Coronavirus deconfinement aside, there are a number of regulatory changes happening in France this month including: changes in the housing sector, driving and buying cars, taxes and unemployment and gas and electricity prices.
Tax declarations for 2020 (on income from 2019) must be done in June. Deadlines for declarations vary according to which department in France you live:
Departments 01 – 19: Thursday, June 4
Departments 20 – 54: Monday, June 8
Departments 55 – 976: Thursday, June 11
Declarations must be submitted before 23h59 on the relevant date.
Lower gas prices
From June 1 gas prices will go down an average of 0.45% compared to prices in May. This includes reductions of 0.7% for those who use gas only for cooking, 1.5% for cooking and hot water, and 2.9% for cooking, hot water and gas heating.
Higher electricity prices
From May 30, electricity prices will go up by 5.9%.
Joint property ownership
From June, many rules around management of joint ownership properties are being modified. These include increased possibilities for calling votes to solve issues and reduced powers to oppose building work to make communal areas comply with disability standards.
From June 1, 2020 - January 31, 2021, official discussions can also take place by telephone or virtually, and votes can be submitted by mail.
Those selling property in areas affected by noise pollution (such as flight paths) will have to provide buyers with a document detailing the situation.
Extended rights for renters who don’t pay rent
Winter housing protections prevent landlords from evicting renters during cold months even if they don’t pay their rent. These protections (known as la trêve hivernale) normally end on May 31, but in 2020 they have been extended until July 10.
As such, landlords whose tenants are not paying their rent cannot take action against them until July.
Help to buy eco-cars
Measures recently announced by President Macron to support people buying ‘clean’ cars will come into effect in June.
Premiums for individuals who buy new electric cars, costing up to €45,000 will rise from €6,000 to €7,000. For businesses, premiums will rise from €3,000 to €5,000. Premiums of €2,000 for purchases of rechargeable hybrid vehicles will also be made available.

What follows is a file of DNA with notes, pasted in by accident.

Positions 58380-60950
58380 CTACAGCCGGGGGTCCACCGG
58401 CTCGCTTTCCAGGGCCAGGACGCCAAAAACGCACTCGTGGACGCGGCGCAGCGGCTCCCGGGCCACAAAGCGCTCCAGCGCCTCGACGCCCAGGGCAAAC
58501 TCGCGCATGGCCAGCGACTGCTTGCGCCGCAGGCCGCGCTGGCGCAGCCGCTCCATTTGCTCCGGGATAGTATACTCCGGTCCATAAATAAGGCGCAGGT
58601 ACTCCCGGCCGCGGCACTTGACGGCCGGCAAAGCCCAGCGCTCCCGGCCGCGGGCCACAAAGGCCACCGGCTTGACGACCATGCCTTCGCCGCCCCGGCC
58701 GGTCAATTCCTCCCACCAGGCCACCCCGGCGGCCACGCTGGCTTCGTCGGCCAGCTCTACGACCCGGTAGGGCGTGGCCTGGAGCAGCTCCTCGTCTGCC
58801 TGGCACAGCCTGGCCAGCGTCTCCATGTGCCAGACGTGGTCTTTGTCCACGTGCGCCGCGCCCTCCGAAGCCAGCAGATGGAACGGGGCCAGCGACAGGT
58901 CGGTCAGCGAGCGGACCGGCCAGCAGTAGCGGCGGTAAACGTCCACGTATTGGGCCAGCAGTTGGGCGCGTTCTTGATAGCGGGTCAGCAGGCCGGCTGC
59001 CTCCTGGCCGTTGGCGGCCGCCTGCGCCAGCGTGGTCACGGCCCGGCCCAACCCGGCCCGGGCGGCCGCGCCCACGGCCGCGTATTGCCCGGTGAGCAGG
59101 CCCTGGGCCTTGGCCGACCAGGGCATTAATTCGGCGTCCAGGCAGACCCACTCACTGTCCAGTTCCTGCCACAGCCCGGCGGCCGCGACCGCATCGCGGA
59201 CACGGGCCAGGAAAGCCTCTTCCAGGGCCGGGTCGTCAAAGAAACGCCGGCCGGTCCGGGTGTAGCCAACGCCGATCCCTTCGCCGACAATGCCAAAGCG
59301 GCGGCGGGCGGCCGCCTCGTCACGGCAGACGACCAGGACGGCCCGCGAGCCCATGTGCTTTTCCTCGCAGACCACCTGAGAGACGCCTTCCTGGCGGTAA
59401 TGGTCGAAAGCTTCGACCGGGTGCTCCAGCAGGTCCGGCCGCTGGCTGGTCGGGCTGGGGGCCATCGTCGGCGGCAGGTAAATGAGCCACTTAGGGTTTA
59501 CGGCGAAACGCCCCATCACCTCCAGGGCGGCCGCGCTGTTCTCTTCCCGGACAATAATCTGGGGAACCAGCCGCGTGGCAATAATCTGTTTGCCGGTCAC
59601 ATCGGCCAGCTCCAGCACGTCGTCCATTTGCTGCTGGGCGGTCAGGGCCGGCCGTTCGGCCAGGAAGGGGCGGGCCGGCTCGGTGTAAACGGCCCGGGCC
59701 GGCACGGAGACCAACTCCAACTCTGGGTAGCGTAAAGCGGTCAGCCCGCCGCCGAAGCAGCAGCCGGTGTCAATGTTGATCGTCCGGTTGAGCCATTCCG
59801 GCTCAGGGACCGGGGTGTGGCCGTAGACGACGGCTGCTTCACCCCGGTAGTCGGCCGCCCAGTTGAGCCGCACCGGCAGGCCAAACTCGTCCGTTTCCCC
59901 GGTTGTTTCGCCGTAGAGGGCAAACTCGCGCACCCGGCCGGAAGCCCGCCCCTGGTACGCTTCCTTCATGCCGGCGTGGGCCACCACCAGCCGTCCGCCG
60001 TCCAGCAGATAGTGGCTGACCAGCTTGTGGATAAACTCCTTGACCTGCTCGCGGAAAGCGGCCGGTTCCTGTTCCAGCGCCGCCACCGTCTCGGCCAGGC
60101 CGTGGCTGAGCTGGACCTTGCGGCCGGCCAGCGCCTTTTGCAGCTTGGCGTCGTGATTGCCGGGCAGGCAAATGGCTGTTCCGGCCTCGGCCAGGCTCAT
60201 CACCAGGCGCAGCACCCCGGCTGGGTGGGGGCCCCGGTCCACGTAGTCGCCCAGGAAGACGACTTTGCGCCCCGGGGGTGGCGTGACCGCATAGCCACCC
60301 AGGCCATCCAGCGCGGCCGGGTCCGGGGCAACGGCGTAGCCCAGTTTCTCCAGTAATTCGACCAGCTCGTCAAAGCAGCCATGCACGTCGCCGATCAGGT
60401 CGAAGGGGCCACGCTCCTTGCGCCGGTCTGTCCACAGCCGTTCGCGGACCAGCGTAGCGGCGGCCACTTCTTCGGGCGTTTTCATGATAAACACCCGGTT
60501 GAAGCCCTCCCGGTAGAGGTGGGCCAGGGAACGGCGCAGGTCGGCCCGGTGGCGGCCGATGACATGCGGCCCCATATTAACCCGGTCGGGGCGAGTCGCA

For low-income families, the premium for buying a combustion car will rise to €3,000 and the premium for buying a hybrid or electric car will rise to €5,000.
Learning to drive
From June 1 driving schools will have to provide students with new contracts detailing how many lessons they expect students (depending on their capabilities) to take and how much lessons will cost.
This should help learner drivers do cost comparisons between courses, encourage competition between schools, and lower prices overall.
Partial unemployment benefits
From June 1, the French government will reduce its contributions to partial unemployment (chômage partiel) schemes. This will not change the income of those currently benefitting from partial employment. However, most employers will have to take on more financial responsibility, and pay 15% of partial unemployment costs.
During confinement in France, the government covered 100% of costs for workers’ hours lost as a result of the coronavirus pandemic (up to a limit of €6,927 brut.)
However, exceptions have been made for employers in the tourism, culture and restaurant sectors, who will still see 100% of costs covered by the government.
Those in vulnerable circumstances, such as the over-65s, obese people, diabetics, and cancer patients will also continue to have access to partial unemployment benefits. A complete list of those considered vulnerable is available here.
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